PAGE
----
Winners and losers
Now that the EU, the IMF and Greece have come to terms on a three-year, 110 billion Euro bailout, let’s take a look at who are the winners and losers.
The EU is contributing 80 billion Euros, at an interest rate of 5%. Many of the member states of the EU who will put up the money will make a profit, as long as Greece is able to pay the interest and re-pay the principal. Countries such as Germany, France, the UK and Belgium will be able to borrow at a cost of about 3.00% to 3.50%, and so they will earn a premium of 1.50% to 2.00% on their contributions, or somewhere in the one to 1.5 billion Euro range per year. Thus, put them in the winners’ column.
According to the Bank for International Settlements, European banks held US$193 billion of Greek Government bonds as of the end of 2008. TD Waterhouse estimates that the French banks hold US$79 billion, followed by the German banks with US$45 billion and British Banks with US$15 billion. The European banks that did not sell their holdings of Greek bonds, but had marked down their values to reflect market prices, will record significant gains as prices recover. If prices bounce back by 20%, thee banks collectively stand to gain US$25 to $30 billion. Put them in the winners’ column as well. Their respective governments also benefit because they will not have to bail out these banks. Double winners!
These paper gains undoubtedly will lead to significant bonus payments for the senior executives (the banking “super stars”) who run these banks. Let’s assume that bonuses will run at about 20% of the capital gains – US$5 to $6 billion. Add the bankers to the winners’ column.
Speculators who sold credit default swaps (CDSs) on Greek bonds and/or bought these bonds last week (it would be interesting to find out who these speculators were) will profit handsomely as the prices of CDSs decline and bond prices recover. Hooray for these speculators (the casino continues to thrive) – add them to the winners’ column.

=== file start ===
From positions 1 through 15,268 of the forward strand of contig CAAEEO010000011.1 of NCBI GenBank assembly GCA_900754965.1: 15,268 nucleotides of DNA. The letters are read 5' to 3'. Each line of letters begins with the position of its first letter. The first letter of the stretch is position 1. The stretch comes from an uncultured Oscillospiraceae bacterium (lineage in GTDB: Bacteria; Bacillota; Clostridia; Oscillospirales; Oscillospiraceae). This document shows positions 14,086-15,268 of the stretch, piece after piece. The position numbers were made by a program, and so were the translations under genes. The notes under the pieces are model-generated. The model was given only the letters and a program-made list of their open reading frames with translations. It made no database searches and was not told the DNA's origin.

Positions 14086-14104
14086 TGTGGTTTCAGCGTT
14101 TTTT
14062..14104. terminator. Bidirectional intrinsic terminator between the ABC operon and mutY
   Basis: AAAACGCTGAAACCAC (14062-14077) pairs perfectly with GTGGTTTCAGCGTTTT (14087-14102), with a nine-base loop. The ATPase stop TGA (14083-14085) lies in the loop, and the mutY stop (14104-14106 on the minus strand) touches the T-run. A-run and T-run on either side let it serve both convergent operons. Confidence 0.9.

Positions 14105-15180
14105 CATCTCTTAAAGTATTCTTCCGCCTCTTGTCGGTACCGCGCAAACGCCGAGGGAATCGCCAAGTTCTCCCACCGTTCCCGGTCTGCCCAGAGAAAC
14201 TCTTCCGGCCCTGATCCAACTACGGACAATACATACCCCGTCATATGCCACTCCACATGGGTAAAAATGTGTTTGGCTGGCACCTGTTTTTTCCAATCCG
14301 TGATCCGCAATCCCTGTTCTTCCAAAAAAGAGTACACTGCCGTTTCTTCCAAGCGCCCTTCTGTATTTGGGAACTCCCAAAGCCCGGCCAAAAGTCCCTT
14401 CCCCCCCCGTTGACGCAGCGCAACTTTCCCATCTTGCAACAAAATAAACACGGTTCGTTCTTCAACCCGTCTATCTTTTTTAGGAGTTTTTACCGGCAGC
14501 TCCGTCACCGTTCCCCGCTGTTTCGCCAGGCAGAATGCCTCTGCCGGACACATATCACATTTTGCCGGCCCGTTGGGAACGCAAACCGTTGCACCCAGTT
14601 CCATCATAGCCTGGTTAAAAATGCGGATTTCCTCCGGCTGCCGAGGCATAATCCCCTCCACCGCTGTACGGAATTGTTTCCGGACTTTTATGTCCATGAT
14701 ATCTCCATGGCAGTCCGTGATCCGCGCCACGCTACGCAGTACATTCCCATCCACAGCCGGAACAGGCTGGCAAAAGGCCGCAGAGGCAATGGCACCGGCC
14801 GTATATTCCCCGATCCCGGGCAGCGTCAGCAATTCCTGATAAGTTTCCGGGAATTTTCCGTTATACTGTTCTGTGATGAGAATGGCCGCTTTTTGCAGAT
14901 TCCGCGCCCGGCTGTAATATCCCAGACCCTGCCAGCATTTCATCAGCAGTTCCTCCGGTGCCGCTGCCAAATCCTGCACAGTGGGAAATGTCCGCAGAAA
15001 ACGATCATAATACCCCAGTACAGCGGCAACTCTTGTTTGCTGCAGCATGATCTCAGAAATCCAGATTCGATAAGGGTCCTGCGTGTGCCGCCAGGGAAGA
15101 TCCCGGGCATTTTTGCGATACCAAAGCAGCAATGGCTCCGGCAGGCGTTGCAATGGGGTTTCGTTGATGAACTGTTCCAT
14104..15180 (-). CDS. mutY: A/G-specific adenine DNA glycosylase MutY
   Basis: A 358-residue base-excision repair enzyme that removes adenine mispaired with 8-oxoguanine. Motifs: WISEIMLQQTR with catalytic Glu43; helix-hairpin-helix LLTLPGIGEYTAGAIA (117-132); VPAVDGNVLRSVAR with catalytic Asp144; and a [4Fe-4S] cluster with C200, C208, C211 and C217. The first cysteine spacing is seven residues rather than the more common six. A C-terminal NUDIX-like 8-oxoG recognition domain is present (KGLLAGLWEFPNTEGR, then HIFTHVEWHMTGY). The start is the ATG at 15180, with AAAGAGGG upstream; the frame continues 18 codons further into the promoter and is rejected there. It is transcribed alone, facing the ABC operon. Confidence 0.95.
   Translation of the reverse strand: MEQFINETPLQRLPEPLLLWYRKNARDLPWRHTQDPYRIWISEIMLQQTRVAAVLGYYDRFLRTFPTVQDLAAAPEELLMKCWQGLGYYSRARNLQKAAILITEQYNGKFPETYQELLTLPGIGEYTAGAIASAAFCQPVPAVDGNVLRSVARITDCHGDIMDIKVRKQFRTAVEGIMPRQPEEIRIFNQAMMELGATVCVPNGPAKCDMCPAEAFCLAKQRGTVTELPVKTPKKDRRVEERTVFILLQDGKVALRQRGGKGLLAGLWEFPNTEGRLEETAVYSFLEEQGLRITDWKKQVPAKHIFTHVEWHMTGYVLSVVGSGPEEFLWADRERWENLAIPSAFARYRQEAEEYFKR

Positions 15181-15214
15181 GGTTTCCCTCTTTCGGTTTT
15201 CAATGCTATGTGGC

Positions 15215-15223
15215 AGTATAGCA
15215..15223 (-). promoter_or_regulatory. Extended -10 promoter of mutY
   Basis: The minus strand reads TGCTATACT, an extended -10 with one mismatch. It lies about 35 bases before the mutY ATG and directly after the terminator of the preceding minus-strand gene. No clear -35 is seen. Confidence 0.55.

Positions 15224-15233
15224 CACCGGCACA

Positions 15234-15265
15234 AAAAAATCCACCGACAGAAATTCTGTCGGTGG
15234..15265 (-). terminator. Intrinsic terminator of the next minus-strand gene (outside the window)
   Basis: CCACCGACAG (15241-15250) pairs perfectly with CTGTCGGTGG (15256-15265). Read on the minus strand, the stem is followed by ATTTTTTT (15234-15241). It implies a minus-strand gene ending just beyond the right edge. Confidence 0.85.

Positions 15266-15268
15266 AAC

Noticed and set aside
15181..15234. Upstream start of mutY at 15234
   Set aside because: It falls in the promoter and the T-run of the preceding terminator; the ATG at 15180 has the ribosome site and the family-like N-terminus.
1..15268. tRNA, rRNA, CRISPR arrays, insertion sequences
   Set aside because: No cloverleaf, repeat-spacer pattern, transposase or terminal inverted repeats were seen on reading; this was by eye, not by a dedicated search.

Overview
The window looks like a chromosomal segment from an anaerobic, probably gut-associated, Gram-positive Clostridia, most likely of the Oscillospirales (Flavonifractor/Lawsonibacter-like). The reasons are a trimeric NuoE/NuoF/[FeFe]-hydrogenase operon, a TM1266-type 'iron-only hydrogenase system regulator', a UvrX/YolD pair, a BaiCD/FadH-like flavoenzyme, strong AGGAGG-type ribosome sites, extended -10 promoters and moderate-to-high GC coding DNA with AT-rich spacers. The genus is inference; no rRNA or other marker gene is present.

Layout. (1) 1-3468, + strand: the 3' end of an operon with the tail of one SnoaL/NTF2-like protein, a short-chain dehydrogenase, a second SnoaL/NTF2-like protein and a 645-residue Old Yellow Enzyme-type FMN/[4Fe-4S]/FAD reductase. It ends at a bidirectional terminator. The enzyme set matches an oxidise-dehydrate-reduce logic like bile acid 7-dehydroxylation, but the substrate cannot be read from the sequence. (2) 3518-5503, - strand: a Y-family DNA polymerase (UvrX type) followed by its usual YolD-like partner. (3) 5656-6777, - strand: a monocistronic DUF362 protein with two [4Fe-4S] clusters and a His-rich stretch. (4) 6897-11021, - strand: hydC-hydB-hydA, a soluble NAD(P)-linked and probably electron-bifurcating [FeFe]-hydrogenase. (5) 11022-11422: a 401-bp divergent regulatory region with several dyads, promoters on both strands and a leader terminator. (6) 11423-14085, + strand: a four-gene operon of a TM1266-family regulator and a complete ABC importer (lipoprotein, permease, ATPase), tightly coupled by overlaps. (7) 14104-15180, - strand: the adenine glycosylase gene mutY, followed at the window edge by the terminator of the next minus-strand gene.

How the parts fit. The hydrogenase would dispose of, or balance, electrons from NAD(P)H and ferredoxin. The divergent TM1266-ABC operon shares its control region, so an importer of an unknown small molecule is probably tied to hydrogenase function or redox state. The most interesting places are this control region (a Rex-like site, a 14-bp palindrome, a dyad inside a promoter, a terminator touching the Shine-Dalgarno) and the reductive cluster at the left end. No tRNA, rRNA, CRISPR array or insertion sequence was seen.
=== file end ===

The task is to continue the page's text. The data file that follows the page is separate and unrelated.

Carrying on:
Speculators who sold short Greek bonds or bought CDSs on these bonds last week will have made the wrong bets, and they can’t even blame Goldman Sachs. Gambling always has its winners and losers. Put these speculators in the losers’ column. (I wonder if any of them will lose their jobs.)
The successful speculators will now turn their attention and attacks to Portuguese and Spanish bonds, driving down their prices and pushing up their yields. This will put pressure on the Governments of Portugal and Spain to resort to more drastic fiscal measures, and will lead to capital losses for holders of this debt or sellers of CDSs on this debt. But these might be temporary losses, except for the citizens of Portugal and Spain who will bear the burden of spending cuts and higher taxes.
Finally, there is Greece. As Eric Reguly pointed out in today’s Globe and Mail: “For Greece, the price is a program of tough spending cuts and tax increases.” These measures will both prolong the recession in Greece and intensify its severity. Unemployment rates will rise sharply and real incomes will continue to decline. (The Great Recession might become the Great Depression in Greece.)
New figures from the Greek Ministry of Finance predict that GDP will fall 4% this year and an additional 2.6% next year (both are probably very optimistic forecasts). Growth in later years is expected to be modest at best.
Greece is the biggest loser.
The opinions expressed in this blog are personal and do not reflect the views of either Global Brief or the Glendon School of Public and International Affairs.